Kurds" in an interview with the Los Angeles Times in May 2006.
Sabah reports that Cizre mayor Aydin Budak has been removed from his
post by the Interior Ministry because of a speech he made during
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Editorial Commentary on Tony Blair Stepping Down
Zafer Arapkirli writes in the business and political daily Dunya:
"When Blair started his first election campaign, he presented a very
promising image with his vision and political courage. However given
his performance during the last 10 years, unfortunately he will be
remembered as a war monger and occupier. From the British domestic
political angle, he will be remembered as a leader of capitalism
because he turned his back on the labor unions -- groups which
brought him his election victory in the first place. Sorry to say
but with his departure we can remember and repeat his campaign motto
in 1997 -- things can only get better."
Kubilay Celik writes in the nationalist daily Tercuman: "When he
became the Labor Party leader, Blair promised that British youth
would not be engaging in war any more. In reality, Britain engaged
in all kinds of war during his rule, from Kosovo to Sierra Leone,
and certainly the Iraq war. The terrorist attack in London was a
result of his policies. British people have never forgiven him for
following Bush unconditionally on the Iraq issue. He was facing
growing pressure for resignation, and now he has made it official."
Sami Kohen writes in the mainstream daily Milliyet: "Blair's
departure is a serious loss for Turkey. He demonstrated an active
support for Turkey on every occasion, including the EU process, as
he strongly believed in Turkey's geo-strategic importance. On the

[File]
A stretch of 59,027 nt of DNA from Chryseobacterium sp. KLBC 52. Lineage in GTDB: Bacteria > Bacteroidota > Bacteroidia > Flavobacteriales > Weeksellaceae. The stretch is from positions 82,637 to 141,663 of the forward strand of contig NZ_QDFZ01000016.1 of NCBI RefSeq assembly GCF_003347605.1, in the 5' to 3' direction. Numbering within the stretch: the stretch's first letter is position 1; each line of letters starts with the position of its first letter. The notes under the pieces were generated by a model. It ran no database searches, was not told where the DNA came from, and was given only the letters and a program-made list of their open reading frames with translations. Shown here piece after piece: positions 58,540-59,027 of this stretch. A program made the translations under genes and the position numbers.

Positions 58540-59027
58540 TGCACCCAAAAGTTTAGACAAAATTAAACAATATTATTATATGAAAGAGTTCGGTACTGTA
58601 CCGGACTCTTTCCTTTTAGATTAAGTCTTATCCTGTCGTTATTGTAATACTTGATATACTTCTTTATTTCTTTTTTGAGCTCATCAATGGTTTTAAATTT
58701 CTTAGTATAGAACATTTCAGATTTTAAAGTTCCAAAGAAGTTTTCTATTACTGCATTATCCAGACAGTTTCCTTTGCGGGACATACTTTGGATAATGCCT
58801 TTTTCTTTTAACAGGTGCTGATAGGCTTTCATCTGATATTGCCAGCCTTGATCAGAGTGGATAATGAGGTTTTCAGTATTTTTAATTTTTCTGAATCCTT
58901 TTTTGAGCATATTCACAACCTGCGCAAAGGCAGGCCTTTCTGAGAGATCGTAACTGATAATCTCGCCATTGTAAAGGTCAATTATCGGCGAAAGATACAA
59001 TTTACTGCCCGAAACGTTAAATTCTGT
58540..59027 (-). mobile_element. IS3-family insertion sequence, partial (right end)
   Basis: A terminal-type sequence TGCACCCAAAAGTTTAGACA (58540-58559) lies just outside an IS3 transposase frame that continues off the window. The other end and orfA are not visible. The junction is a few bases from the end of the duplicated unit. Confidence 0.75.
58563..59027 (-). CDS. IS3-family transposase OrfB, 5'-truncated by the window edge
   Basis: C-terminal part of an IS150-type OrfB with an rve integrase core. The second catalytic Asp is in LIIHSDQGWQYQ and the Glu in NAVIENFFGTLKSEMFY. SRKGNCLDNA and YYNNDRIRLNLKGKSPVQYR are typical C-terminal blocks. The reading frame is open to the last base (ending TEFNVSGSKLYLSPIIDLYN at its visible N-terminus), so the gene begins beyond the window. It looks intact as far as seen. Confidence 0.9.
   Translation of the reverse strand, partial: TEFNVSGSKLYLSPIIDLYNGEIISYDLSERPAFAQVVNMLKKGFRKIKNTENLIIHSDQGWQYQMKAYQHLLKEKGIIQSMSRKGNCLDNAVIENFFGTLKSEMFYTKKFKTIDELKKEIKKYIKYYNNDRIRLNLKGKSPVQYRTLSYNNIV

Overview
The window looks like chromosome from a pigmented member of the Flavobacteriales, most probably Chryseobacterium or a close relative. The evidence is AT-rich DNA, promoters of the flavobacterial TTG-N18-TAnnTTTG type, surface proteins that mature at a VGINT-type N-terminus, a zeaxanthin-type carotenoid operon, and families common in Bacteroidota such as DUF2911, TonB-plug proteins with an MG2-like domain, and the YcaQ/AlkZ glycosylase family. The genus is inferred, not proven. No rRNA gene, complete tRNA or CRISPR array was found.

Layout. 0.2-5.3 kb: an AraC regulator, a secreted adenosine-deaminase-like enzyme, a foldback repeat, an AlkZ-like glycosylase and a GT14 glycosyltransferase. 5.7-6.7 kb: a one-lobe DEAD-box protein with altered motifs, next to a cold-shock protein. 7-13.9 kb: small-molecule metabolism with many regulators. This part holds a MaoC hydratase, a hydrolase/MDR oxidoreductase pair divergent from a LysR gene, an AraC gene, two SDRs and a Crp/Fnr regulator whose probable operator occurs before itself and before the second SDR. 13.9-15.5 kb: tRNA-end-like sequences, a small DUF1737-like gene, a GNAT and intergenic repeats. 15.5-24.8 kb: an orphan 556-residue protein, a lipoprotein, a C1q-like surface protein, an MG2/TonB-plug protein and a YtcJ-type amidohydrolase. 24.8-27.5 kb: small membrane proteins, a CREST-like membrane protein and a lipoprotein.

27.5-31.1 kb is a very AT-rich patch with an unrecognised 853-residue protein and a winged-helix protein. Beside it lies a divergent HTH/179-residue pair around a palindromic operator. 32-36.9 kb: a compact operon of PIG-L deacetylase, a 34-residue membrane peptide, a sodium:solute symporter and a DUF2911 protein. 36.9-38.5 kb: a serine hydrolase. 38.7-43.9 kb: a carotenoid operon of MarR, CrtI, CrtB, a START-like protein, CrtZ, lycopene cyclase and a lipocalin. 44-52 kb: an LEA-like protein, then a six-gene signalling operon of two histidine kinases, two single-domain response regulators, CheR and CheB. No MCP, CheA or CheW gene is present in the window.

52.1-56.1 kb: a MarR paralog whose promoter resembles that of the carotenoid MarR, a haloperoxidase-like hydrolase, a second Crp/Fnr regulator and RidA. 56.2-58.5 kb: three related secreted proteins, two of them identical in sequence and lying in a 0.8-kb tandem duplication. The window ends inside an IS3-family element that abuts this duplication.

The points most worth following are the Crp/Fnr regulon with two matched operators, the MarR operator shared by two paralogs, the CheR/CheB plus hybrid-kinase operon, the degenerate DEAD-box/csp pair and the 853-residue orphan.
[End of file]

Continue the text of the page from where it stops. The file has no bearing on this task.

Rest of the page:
other hand, his departure holds a lesson for politicians because he
made the decision to withdraw from leadership by himself. He could
have waited another year until the next elections but he preferred
not to weaken himself politically. The fact of the matter is that
the decrease in popular support for Blair stems from the Iraq war.
Had Britain not been in the Iraq war, Blair would not have faced
negative pressure from the public. Yet he had some significant
successes, especially on two issues. Under Blair's leadership the
British economy has grown faster than that of many European
countries. And he resolved the Northern Ireland problem which is a
very important success. History will certainly find positive
things to say about Tony Blair with the exception of the Iraq war."
NTV, 7.00 A.M.
- Lawyers say the existing laws allow the nomination of candidates
at age 25 in the general elections and that there is no need to wait
for constitutional reforms.
- Prime Minister Erdogan, accompanied by Foreign Minister Abdullah
Gul, will travel to Erzurum over the weekend to address supporters.
- On May 13, a mass rally in support of the secular republic will be
held in the Aegean port city of Izmir.
- The two-day "Forum Istanbul" meetings kicked off yesterday with a
focus on the future of Turkey in light of international
- Secretary Rice praised the Islamist-inspired AKP and noted
whatever the governing party's religious complexion, the Turkish
government has instigated accession talks with the EU and passed a
number of EU-inspired laws on religious and individual freedoms.
- Richard Holbrooke, former assistant US secretary of state, has
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warned Turkey against cooperation with Iran in the fight against the
PKK, stressing this might lead to problems with NATO.
- The Council of Europe has called on PKK supporters outside the EU
offices in Strasbourg to give up a hunger strike, protesting against
the solitary confinement of PKK leader Abdullah Ocalan.